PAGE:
To what extent is the mechanicals’ performance of Pyramus and Thisby a success?

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Cerys Speakman, 10K

To what extent is the mechanicals’ performance of Pyramus and Thisby a success?

‘A Midsummer Nights Dream’ is a play about love, magic and comedy. At the start of the play, there are four days until the Duke Theseus and his lady Hippolyta get married. At the court, there are four young people; Hermia, Demetrius, Helena and Lysander. Hermia and Lysander love each other, Demetrius loves Hermia, and Helena loves Demetrius.

        Titania and Oberon are the King and Queen of the fairies. Oberon decides to play a trick on Titania because they are having an argument over a slave boy. Oberon gets his trusty slave Puck to use a “Love in Idleness” flower to make Demetrius love Helena. Puck gets confused and mixes up the people. Oberon uses the “Love in Idleness” flower on Titania, hoping that she will fall in love with something monstrous. When she wakes up she sees Bottom, who Puck had mischievously given an Asses head. She falls in love with Bottom.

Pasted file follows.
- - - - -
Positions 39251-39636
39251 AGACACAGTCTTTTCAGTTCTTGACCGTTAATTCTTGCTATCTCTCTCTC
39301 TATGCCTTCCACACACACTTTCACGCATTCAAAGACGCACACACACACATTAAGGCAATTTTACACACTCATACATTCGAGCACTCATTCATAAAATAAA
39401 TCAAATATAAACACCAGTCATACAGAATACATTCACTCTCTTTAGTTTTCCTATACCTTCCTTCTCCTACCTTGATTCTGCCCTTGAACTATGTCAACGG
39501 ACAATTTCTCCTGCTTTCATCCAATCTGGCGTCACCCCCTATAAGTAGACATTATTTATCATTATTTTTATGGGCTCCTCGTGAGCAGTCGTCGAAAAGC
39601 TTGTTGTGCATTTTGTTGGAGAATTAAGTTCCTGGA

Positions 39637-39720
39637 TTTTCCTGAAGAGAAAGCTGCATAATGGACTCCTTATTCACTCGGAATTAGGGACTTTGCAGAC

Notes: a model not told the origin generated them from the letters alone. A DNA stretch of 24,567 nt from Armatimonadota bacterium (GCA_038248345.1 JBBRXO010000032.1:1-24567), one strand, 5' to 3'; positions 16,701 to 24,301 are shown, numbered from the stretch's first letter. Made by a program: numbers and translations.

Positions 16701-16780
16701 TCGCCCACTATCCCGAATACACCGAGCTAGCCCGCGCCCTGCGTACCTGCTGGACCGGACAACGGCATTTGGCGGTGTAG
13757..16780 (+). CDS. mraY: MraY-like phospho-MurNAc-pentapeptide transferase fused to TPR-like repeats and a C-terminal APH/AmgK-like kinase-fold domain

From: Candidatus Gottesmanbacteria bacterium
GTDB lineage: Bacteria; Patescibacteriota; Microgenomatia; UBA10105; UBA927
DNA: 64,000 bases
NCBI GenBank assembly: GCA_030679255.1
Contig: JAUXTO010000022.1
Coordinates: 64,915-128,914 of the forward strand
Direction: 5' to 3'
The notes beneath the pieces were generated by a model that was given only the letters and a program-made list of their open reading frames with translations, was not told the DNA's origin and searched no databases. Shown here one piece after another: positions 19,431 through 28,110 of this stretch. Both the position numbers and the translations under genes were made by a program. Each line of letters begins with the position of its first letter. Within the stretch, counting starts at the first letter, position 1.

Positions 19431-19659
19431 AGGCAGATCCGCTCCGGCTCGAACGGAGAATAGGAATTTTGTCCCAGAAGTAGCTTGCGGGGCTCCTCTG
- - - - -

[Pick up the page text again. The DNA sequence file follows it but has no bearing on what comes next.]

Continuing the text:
Oberon tells Puck to correct his mistakes, but he doesn’t quite get it right. Now, Hermia loves Lysander who loves Helena. Demetrius also loves Helena. Helena doesn’t love anyone and isn’t happy because she feels that everyone is making a mockery of her. Oberon uses the love flower to make Titania love him again. Puck sorts out the mess and makes it so that Hermia and Lysander love each other and Demetrius and Helena love each other. Including Theseus and Hippolyta, three couples get married at the end of the play. Their entertainment at the reception is a play put on by the mechanicals.

        During rehearsals, the play is described by the mechanicals as “A tedious and brief scene of young Pyramus and his love Thisby; a very tragical mirth” (5.1.56), but when performing it is described as “The most lamentable comedy and most cruel death of Pyramus and Thisby” (1.2.11).

        The mechanicals aimed for “Pyramus and Thisby” to be a tragedy, but due to poor acting skills and the play being poorly written, the audience find it to be a comedy.

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        There is a lot of humour written into the script, such as “These lily lips, this cherry nose, these yellow cowslip cheeks are gone” (3.3.3) Shakespeare has also written in little errors that the actors make during performance, such as “I see a voice, and I can hear my sweet Thisby’s’ face” (1.1.95) and “Wilt thou at Ninnys Tomb meet me straight way?” (5.1.204), instead of Ninus Tomb. In some versions this is seen as comical, but in the BBC version the audience just sigh disappointedly.

        In both the Michael Hoffman version and the RSC version the prompt (Quince) gets ...

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